Ntangsi claimed that she also became an active member of the SDF. She enrolled in the University of Buea in 1995 and attended several SDF rallies. In 1997, she formally joined the party by paying a small fee. She also became the publicity secretary for an SDF student organization, with responsibility for announcing events, distributing literature, and speaking at general meetings of the group's 200 members and occasionally at rallies of 500 people or more. Days before the 1997 presidential election in Cameroon, Ntangsi attended a pre-election rally organized by the student group. Police raided the event, subjecting the students to tear gas and beatings. Ntangsi and some fifty to eighty of the other attendees were imprisoned for four days, including the day of the election.1 Prison conditions were poor, and the students were beaten and forced to perform hard labor. One guard attempted to rape Ntangsi before the guard's commanding officer intervened. Ntangsi suffered substantial swelling on her body, and after her release from prison she received medical care from a family friend who worked as a nurse.
Despite this incident, Ntangsi testified that she continued her involvement in SDF-related activities. In April of 1999, she co-authored an editorial with the other four officers of the SDF student group. They published it in the local edition of the Cameroon Post-one of the country's leading newspapers-and Political Punch, a national magazine. In June of that year, Ntangsi left campus for a short time to stay in the city of Limbe. When she returned, neighbors told her that police had arrested three of the officers of the SDF student group and taken them to prison in Yaoundé, the national capital. Ntangsi also heard a rumor that one of the officers had died. She had no knowledge of whether any of them were ever released. Ntangsi left for Limbe again, and she returned in July to learn that police had left a convocation, or form of summons to appear, with her neighbors. The document ordered Ntangsi to report to the prison in Yaoundé.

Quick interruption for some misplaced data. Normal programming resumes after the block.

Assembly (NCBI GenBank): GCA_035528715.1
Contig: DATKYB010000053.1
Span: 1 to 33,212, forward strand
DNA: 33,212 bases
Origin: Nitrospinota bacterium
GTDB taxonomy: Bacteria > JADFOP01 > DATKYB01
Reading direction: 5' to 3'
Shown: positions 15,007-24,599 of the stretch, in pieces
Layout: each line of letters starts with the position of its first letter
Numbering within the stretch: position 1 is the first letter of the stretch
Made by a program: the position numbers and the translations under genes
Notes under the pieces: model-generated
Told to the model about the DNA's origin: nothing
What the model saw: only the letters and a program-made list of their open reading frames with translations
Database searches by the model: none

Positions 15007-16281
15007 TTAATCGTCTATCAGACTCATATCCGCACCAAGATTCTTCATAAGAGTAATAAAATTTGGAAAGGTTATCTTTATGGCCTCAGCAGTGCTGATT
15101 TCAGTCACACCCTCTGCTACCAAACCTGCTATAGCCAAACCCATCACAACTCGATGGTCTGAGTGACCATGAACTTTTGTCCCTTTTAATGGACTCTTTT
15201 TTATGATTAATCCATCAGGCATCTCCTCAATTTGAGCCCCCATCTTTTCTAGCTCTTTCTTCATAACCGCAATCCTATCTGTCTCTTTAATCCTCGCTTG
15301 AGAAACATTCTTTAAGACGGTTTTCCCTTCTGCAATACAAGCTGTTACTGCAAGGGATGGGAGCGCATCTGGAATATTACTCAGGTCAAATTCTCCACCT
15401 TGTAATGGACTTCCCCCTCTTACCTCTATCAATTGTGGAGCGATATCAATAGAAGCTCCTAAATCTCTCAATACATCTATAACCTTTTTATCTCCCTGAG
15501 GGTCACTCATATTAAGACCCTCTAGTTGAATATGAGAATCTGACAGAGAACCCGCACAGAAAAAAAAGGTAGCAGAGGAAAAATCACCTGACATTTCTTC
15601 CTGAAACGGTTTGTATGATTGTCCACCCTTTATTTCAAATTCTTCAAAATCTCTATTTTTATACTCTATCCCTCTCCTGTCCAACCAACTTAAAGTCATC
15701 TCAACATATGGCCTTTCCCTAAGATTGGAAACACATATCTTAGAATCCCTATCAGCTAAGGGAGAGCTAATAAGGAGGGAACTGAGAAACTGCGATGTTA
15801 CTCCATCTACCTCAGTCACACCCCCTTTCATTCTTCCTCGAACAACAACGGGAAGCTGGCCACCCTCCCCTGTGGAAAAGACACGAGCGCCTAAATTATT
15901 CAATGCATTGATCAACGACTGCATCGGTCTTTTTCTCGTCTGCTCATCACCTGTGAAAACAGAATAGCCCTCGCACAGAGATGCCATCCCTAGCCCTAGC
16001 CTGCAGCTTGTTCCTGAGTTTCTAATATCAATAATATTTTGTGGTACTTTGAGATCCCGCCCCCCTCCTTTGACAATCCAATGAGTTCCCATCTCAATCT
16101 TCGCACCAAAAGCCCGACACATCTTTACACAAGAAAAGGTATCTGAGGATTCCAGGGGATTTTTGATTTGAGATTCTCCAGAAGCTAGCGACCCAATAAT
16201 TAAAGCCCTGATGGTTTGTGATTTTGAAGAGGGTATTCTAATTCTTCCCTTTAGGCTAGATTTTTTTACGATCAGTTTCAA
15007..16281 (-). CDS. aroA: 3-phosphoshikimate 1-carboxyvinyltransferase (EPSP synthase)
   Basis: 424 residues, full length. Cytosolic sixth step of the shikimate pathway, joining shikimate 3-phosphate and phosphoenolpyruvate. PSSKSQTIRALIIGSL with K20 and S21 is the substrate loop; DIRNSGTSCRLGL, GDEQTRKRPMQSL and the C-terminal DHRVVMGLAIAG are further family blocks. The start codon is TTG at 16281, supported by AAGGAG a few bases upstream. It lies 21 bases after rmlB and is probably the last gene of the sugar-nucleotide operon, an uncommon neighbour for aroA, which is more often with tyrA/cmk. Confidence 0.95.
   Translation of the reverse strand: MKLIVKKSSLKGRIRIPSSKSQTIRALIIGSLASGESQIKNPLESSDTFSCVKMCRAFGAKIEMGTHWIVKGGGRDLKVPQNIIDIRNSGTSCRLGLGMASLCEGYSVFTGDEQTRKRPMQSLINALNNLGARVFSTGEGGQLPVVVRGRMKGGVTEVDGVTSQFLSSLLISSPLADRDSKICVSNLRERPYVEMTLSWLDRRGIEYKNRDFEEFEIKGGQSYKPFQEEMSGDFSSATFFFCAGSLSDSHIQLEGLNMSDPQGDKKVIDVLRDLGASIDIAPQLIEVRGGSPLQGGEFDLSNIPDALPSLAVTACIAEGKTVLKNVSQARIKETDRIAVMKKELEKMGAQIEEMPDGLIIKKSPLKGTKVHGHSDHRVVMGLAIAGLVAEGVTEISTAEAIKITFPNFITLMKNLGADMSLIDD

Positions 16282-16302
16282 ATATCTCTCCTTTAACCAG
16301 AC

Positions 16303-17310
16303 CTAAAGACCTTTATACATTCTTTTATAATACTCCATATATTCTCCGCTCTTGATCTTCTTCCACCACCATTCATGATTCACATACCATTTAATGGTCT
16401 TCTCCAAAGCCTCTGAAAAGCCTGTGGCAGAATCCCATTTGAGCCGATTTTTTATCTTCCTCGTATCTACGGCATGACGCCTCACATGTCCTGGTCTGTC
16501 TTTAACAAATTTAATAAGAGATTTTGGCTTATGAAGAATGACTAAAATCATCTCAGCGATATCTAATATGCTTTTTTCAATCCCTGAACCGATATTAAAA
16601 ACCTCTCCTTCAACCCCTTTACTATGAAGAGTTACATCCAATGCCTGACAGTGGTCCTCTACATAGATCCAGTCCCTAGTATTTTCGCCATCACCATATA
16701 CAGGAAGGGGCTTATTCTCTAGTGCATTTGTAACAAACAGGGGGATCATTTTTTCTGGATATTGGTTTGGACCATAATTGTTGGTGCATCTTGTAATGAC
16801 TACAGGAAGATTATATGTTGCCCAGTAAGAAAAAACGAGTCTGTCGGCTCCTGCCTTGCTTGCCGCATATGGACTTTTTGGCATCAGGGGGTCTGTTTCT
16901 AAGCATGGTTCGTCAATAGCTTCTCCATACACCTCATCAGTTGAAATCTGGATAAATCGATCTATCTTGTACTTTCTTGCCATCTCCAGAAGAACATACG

Ntangsi immediately fled to Limbe. She stayed there for two days before a family friend, Patrick Yufenyi, transported her to an island off the coast of Cameroon. Yufenyi apparently applied for a passport for Ntangsi without her knowledge, and he returned to the island one month later with the official passport in hand. They left the island for Douala, where Yufenyi had arranged for Ntangsi's air travel out of Cameroon. Ntangsi's flight took her to Paris, then to Miami, where her involvement with U.S. immigration officials began.
After listening to Ntangsi's testimony at this initial merits hearing, the IJ continued the case to allow the parties time to submit evidence either corroborating or discrediting three aspects of Ntangsi's claim: (1) her and her family's role and activities in the SDF; (2) the editorial she co-authored with other SDF student officers shortly before she was ordered to report to prison; and (3) the arrest of other SDF student officers and the rumored death of one of those officers.